A University of Washington team of students came in fourth in the nation last month in a California competition to build the transportation system of the future.
A University of Washington student team that’s in a competition to build the transportation system of the future did very well last month in the latest part of an ongoing competition — placing fourth in the nation and sixth in the world.
Now, they’re already back in the lab, trying to perfect their pod for the next round of the competition this summer.
The students are working to build a pod that would travel in a hyperloop. The theoretical new form of travel is a kind of train-in-a-tube that could rocket across the country at more than 700 miles an hour. That could make the trip between Seattle and Portland take as little as 15 minutes.
In late January, the 35-member UW team took its pod — which would be used to transport people or goods in the hyperloop — to Hawthorne, Calif., to test it out, as part of a competition sponsored by Elon Musk, the entrepreneur behind Tesla and SpaceX.
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In the January competition, each pod was tested on safety, design and scalability, or how easily the design could be constructed, and at full size.
And although speed wasn’t being tested in January — the focus was primarily on safety — it’s worth noting that the speediest pod, from the Technical University of Munich in Germany, had a pod that went 60 mph. (The UW pod tested at 30 mph.)
For the next leg of the competition, the focus is on speed, said Malachi Williams, one of the directors of UW Hyperloop Team. Williams is majoring in civil and aeronautical engineering.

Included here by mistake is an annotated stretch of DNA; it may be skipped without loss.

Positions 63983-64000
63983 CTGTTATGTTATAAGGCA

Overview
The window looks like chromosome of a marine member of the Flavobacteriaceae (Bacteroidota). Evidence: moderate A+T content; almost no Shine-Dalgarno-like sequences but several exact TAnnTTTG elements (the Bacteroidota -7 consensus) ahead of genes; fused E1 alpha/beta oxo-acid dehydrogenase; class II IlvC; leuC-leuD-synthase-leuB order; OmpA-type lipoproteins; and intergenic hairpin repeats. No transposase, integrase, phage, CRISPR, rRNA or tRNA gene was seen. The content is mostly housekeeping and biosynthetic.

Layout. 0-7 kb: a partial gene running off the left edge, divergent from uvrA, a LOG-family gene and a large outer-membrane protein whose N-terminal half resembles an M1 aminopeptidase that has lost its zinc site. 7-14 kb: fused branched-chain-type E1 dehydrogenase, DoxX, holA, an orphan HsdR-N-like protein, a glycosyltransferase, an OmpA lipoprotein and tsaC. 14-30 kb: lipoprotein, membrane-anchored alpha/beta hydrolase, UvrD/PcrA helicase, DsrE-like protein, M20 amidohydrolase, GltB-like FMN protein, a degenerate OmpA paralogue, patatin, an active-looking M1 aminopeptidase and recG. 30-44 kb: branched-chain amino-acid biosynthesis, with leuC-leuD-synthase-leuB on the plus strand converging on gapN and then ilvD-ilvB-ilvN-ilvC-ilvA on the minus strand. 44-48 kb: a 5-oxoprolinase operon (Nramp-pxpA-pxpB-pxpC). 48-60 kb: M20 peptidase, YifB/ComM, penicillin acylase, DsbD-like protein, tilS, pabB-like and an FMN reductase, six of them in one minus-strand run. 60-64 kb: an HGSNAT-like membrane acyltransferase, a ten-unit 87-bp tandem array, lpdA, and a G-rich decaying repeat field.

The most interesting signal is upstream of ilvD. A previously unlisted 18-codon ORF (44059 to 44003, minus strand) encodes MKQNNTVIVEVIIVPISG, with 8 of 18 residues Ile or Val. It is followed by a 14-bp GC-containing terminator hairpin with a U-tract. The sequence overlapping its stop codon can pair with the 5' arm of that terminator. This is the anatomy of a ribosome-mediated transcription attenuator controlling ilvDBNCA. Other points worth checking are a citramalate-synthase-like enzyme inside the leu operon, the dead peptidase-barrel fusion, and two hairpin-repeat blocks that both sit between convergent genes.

The hyperloop concept was sketched out by Musk in a white paper in 2013. In 2015, Musk announced the global competition for students to design the pods.
In the coming months, the UW team will likely focus on its use of composite materials in the pod’s construction, Williams said. For that work, it is helpful to be in Seattle, where there’s a wealth of experience in building things such as airplanes using composite materials, he said.
The team has gotten sponsorship, advice and help from the business community.
The UW students may also try to build a test track somewhere in the area, and will be looking for new members to replace those who are graduating, Williams said.
The UW team has been operating on something of a shoestring, whereas some of their competitors in the California competition had hundred-thousand-dollar budgets, Williams said. And it was pretty obvious, from looking at the final product, which teams had the money and which didn’t, he said.
Still, working on a tight budget “makes you a better engineer,” he said, because it requires the students to be more innovative.